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Man pleads guilty but mentally ill in assault

June 30, 1998|By DON AINES

CHAMBERSBURG, Pa. - A Chambersburg man charged in the stabbing of another man last year pleaded guilty, but mentally ill, to aggravated assault.

Robert N. Rapp, 48, of 173 S. Main St., entered the rarely used plea last Wednesday in Franklin County Court. He had been charged with attempted homicide and two counts of aggravated assault in the June 17, 1997, assault at the Washington House, 204 Lincoln Way East, according to court records.

The borough police's affidavit of probable cause alleges that Rapp went into the restroom of the tavern shortly after midnight and attacked Shawn Murray, of 129 S. Second St., Chambersburg, with a knife. Murray, who was 29 at the time, was stabbed several times in the chest and abdomen, the affidavit alleges.

Franklin County District Attorney John F. Nelson said Rapp's plea "recognizes that the person, while mentally ill at the time of the offense, is legally sane and is responsible for their criminal actions."

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Nelson said the court will have to determine whether Rapp's mental illness affects his ability to control himself or conform to incarceration. That could affect where he is incarcerated and the types of treatment or programs in which he must participate.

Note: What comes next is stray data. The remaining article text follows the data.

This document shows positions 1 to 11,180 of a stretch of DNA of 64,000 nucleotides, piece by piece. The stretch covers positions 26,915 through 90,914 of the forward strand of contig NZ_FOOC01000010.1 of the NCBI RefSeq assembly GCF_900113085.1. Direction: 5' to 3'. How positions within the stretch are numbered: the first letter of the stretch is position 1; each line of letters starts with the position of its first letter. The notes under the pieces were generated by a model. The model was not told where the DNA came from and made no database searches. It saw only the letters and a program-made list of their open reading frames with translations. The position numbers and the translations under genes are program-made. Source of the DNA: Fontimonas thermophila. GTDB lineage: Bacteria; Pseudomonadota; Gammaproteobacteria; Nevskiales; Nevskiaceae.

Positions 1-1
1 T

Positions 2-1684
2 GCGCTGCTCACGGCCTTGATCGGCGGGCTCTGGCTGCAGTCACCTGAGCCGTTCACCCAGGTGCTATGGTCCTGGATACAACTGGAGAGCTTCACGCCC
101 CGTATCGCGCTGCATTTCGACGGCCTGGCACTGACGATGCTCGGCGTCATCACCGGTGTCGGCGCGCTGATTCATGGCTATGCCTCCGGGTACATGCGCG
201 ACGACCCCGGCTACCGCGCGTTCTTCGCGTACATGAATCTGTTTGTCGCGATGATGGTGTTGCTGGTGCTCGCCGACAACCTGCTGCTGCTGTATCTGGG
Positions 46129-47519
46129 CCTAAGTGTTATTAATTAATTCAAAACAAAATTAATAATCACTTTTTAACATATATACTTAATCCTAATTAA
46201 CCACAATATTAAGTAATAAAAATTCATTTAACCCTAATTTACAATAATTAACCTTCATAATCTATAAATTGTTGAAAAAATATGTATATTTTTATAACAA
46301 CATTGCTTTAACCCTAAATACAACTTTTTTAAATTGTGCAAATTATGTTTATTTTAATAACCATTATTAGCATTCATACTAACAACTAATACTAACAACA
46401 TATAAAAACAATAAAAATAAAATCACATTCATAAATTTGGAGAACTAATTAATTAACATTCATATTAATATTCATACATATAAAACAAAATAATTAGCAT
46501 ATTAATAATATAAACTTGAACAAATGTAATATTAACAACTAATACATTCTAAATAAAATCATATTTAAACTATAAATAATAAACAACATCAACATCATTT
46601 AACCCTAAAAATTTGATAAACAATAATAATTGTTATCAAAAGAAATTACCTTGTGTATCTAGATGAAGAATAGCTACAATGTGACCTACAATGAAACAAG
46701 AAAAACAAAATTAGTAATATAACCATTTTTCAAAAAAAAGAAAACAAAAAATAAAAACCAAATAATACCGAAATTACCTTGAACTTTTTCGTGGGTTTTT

Rapp faces up to 20 years in prison. Judge John Walker scheduled him for sentencing on July 22.

The 1982 law allowing guilty but mentally ill convictions was passed the year after John W. Hinckley's attempted assasination of then-President Ronald Reagan. A Washington, D.C., jury found Hinckley innocent by reason of insanity.

Nelson said the law allows juries to find a mentally ill person guilty, but not legally insane.

In another case, James Samuel McCrea, 20, of Chambersburg, was given a two-to-12-month sentence for carrying a dangerous weapon into the courthouse.

McCrea pleaded guilty to bringing a collapsible 26-inch baton on April 23 to the third floor of the courthouse, where it was spotted by a deputy sheriff, according to court records.

The weapon is similar to the one used to attack Olympic figure skater Nancy Kerrigan several years ago. Walker asked that the baton be brought to the courtroom during the sentencing.

"I should keep this up here in case any defendants try to scale the walls," Walker said from behind the bench.

"We don't think you intended to harm anyone," Walker told McCrea. He made his sentence concurrent with one McCrea is serving on a drug conviction.

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